US Government Lost 7 Fort Knox Gold Audit Reports

This post is a sequel to A First Glance At US Official Gold Reserves Audits and Second Thoughts On US Official Gold Reserves Audits.

Every year the gold in Fort Knox is ‘audited’ by checking the official joint seals that were placed on all vault compartments during the continuing audits of U.S.-owned gold from 1974 until 1986, when allegedly 97 % of the gold was inspected. However, a Freedom Of Information Act request I’ve submitted in order to obtain all audit reports could not be honored. Seven reports are missing. American Contempt for ... Walter E. Williams Best Price: $8.95 Buy New $10.89 (as of 11:00 EDT - Details)

From at least 1944 the world reserve currency is the US dollar, which was backed by gold until 1971 and supported by gold ever since. There can be no world reserve currency without appropriate gold reserves supporting it, providing essential confidence and credibility. The US official gold reserves are the world’s greatest by far at 8,134 metric tonnes. The fact that 7 audit reports that should grant the existence of these reserves appear to be missing is problematic.

At the congressional hearing of the Gold Transparency Act (H.R. 1495not enacted) in 2011 the Inspector General (IG) of the Treasury presented a case ‘all is fine’, but all is not fine. And the problem goes far beyond missing audit reports. In a series of posts we’ll continue to examine all there is to find regarding the audits of US official gold reserves.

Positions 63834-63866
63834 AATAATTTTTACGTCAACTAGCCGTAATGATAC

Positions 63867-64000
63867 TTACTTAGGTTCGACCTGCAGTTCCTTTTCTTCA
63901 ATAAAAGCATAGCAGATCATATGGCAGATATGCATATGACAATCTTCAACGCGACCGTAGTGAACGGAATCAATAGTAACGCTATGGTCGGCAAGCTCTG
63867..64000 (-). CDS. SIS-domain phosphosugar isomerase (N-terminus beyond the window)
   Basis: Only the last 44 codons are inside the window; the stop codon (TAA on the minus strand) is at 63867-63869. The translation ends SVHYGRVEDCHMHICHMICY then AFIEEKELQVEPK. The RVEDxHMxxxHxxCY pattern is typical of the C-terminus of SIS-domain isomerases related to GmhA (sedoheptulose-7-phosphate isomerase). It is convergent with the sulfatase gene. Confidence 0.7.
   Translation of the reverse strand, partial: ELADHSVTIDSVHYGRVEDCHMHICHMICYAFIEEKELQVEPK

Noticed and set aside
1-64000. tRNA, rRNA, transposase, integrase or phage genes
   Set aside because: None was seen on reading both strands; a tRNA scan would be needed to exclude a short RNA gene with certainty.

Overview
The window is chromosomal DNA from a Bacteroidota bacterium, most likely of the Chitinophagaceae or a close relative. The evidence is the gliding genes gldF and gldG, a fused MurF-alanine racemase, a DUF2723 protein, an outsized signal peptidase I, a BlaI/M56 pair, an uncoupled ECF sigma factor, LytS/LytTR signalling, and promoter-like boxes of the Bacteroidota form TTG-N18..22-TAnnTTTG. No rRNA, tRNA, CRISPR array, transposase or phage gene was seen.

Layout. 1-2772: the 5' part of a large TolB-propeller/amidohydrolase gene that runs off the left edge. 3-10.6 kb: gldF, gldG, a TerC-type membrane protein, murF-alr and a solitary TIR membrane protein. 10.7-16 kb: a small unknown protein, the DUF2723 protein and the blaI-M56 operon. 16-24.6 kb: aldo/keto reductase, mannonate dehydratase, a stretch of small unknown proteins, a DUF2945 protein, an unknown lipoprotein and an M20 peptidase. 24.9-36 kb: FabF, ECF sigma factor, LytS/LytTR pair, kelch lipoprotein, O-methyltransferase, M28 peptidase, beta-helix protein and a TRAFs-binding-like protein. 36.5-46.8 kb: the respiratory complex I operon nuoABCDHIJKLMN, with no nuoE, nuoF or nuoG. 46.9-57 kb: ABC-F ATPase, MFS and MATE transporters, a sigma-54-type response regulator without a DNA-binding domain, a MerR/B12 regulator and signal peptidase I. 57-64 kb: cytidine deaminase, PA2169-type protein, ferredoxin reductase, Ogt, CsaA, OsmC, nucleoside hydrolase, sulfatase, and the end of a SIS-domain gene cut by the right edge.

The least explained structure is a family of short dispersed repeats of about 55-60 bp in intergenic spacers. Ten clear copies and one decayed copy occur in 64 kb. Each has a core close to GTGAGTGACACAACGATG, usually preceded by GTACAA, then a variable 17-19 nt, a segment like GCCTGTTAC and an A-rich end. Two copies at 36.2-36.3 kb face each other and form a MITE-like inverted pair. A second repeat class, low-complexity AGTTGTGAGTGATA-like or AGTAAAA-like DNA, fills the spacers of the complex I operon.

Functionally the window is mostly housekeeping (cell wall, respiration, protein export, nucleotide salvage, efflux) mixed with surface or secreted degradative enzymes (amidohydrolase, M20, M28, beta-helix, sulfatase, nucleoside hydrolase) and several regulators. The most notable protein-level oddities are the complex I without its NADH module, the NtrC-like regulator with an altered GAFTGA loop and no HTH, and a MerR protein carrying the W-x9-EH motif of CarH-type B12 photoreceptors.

Let’s recap what we’ve studied in the previous posts. The US Treasury currently owns 8,134 tonnes of gold of which 7,716 tonnes is stored by the US Mint (4,583 tonnes at Fort Knox, 1,364 tonnes in Denver, 1,682 at West Point) and 418 tonnes at the Federal Reserve Bank Of New York. We’ve focused on the first audits of the gold stored by the US Mint. A Fort Knox physical gold audit in 1953 was anything but full, neither was the famous audit in 1974. End The Fed Ron Paul Best Price: $1.48 Buy New $9.63 (as of 04:40 EDT - Details)

The Continuing Audits Of U.S.-Owned Gold 1974-1986

Currently the Office Inspector General of the Treasury is responsible for the audits of the gold reserves at the US Mint. At the congressional hearing of the Gold Transparency Act in 2011 Inspector General (IG) Eric Thorson stated:

Before I discuss the details of the audits that are the topic of this hearing, I want to make one point very clear: 100 percent of the U.S. Government’s gold reserves in the custody of the Mint has been inventoried and audited. Furthermore, these audits found no exceptions of any consequence. I also want to assure you that the physical security over the gold reserves is absolute. I can say that without any hesitation, because I have observed the gold and the security of the gold reserves myself.

He said this, but there is no proof. His statement “100 percent of the U.S. Government’s gold reserves in the custody of the Mint has been inventoried and audited“ is impossible to confirm, as we’ll see later on.